Include a related, introductory image at the top of each post that will get attention
A picture IS worth a thousand words, (anonymous). Adding a relevant picture at the top of each blog posts is one way give your readers a hint about what they are about to read, and a provocative image can encourage someone to investigate a post they might not otherwise read. For instance, it you’re writing a blog post about decision making, you could begin it with a photo of road signs pointing in all directions, and title it, “Making The Right Decision.”
Link your blog to your social media pages, such as Facebook and Twitter
This step is one way to get a bit of notice, but don’t depend on it too heavily. Social media is a fickle and unreliable way to reach an audience. Do use it, though, for a little added exposure, especially if you are already linked to loads of people. However, do not fall into the trap of paying a social media site to boost your blog. There have been issue with this.
Obtain business cards with a link to your blog
You can’t conveniently carry your blog around with you, but a handsome business card bearing your name and the link to your blog is a handy and important tool for getting notice. You can also add a link to your Twitter account, or whichever social media you use, to make yourself more approachable to a wider circle of viewers.
Earn income from your blog where possible
This requires linking your blog to advertisements, with the result that you earn a bit of money whenever anyone clicks on that ad. Some might find this off putting, but it is a standard practice. Not all blog sites are set up to do this, which might help you to narrow down which blog site to use. I have not yet decided to do this here.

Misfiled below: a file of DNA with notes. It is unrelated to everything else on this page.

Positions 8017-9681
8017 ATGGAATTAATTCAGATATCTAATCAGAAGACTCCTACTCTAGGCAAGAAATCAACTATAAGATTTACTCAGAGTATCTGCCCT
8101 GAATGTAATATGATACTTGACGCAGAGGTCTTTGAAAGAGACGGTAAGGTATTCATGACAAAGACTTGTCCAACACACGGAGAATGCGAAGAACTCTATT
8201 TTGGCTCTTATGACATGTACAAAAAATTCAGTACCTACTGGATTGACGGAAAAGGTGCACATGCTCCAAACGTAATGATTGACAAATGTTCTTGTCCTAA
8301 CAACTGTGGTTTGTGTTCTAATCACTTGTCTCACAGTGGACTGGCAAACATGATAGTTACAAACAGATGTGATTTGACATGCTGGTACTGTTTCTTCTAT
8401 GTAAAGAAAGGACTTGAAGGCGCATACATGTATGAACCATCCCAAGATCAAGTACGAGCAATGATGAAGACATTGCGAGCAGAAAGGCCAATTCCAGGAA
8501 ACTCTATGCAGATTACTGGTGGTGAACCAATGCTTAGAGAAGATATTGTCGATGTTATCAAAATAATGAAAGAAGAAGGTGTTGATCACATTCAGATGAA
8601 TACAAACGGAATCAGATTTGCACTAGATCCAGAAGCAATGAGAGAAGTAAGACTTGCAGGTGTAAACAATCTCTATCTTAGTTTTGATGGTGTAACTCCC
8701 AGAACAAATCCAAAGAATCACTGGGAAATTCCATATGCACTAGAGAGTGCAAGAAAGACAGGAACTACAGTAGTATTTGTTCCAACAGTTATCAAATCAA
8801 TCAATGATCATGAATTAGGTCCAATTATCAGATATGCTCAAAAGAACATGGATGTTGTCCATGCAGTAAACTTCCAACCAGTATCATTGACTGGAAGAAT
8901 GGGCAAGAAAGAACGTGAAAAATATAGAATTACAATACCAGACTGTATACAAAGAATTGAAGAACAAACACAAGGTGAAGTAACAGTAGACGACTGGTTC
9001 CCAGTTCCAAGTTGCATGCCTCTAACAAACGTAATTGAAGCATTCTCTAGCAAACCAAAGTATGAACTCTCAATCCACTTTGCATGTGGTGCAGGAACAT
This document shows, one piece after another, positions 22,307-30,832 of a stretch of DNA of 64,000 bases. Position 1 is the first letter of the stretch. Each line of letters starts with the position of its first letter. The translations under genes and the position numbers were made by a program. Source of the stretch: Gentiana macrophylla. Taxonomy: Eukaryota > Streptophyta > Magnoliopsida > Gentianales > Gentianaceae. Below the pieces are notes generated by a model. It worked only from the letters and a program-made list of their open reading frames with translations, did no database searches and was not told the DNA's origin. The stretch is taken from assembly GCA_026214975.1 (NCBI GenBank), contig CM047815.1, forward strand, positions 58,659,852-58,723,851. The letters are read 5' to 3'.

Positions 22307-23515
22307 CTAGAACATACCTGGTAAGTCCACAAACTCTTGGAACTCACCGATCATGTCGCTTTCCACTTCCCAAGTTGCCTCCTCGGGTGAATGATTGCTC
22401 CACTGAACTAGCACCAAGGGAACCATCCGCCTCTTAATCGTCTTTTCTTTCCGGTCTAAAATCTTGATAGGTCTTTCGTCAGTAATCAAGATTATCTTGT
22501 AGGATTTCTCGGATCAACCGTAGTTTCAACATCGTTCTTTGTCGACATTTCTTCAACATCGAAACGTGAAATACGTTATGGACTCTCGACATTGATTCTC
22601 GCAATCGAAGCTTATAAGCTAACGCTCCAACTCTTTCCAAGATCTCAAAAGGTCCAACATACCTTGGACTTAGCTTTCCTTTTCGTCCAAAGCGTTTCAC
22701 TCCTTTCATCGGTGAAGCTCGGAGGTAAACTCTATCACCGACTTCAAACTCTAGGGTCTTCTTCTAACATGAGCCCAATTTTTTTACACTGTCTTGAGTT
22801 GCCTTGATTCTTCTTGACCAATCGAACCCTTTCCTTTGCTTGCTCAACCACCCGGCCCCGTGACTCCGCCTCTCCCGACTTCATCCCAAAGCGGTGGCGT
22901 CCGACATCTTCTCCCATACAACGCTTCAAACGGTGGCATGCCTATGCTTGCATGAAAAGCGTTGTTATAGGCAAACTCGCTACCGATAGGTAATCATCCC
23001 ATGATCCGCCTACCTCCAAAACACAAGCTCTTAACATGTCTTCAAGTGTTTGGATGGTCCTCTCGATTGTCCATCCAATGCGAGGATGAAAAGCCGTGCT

Cite public domain articles in your posts as needed
A well written and thoroughly researched article on the topic you are posting about is a handy shortcut, and it hints that you are rather knowledgeable on the subject. Weaving pertinent details from the article into your post helps to give your work broader scope and enhances your authenticity. If you run short on ideas to blog about, seek out articles that talk about topics that are of interest to you.
Cite your sources
This applies to images as well as texts. You can do this by adding a link, at the bottom of your post, to the webpage where you found the image. You can cite the name of the article, and the publication in which you found it in, within the body of your post. Always give credit to whom credit is due, or to Anonymous if that is so.
Respond to comments left on your blog in a timely way
It’s rude and disingenuous to ignore a reader’s comment. If their comment was posted with the intent to discourage or disparage you, a, “Thank you for your comment,” is better than saying nothing at all, and may even discourage them from further taunting you.
Keep at it, even if you think no one is reading your blog
It is quite possible that you are more widely read than you realize. About three months into writing this blog, received an email from Weebly, congratulating me for having received 203 pages views! I was very surprised by that news, but my stats bore this out.
Post something new once a week
Write and post as regularly as you are able to, preferably once a week. Posting more frequently can seem redundant, while posting less frequently can appear arbitrary and inconsistent. If you plan to take a little time off, tell your readers of this in advance.
So, now you know what I know, so far. There are all sorts of sites about blogging, and I advise you to investigate them, as well. Most all, if you do decide to write your own blog, make sure to have fun with it.